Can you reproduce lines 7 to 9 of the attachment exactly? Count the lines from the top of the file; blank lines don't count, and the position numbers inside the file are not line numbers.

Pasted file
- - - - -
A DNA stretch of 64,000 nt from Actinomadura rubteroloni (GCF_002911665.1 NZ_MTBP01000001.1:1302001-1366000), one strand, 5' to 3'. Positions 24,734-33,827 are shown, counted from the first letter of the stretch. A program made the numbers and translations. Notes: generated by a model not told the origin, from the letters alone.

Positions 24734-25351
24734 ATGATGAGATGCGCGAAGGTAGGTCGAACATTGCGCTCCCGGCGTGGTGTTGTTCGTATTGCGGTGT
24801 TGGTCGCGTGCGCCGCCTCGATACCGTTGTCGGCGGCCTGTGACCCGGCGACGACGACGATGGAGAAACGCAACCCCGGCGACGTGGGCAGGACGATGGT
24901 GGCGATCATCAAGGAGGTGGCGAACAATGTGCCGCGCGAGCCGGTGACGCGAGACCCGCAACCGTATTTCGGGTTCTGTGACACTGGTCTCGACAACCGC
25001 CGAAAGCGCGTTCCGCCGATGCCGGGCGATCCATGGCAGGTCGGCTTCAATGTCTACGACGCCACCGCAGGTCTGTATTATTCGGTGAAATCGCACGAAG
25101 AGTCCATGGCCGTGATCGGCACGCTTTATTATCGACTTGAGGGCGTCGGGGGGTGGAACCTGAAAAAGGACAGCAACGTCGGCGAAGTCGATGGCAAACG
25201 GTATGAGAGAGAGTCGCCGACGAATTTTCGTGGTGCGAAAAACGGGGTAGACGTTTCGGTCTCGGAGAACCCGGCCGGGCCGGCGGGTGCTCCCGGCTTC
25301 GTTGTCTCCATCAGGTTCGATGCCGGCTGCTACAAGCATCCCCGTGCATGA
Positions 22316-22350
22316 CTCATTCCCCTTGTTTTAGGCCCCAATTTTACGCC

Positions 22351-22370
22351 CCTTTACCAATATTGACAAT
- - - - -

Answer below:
25101 AGTCCATGGCCGTGATCGGCACGCTTTATTATCGACTTGAGGGCGTCGGGGGGTGGAACCTGAAAAAGGACAGCAACGTCGGCGAAGTCGATGGCAAACG
25201 GTATGAGAGAGAGTCGCCGACGAATTTTCGTGGTGCGAAAAACGGGGTAGACGTTTCGGTCTCGGAGAACCCGGCCGGGCCGGCGGGTGCTCCCGGCTTC
25301 GTTGTCTCCATCAGGTTCGATGCCGGCTGCTACAAGCATCCCCGTGCATGA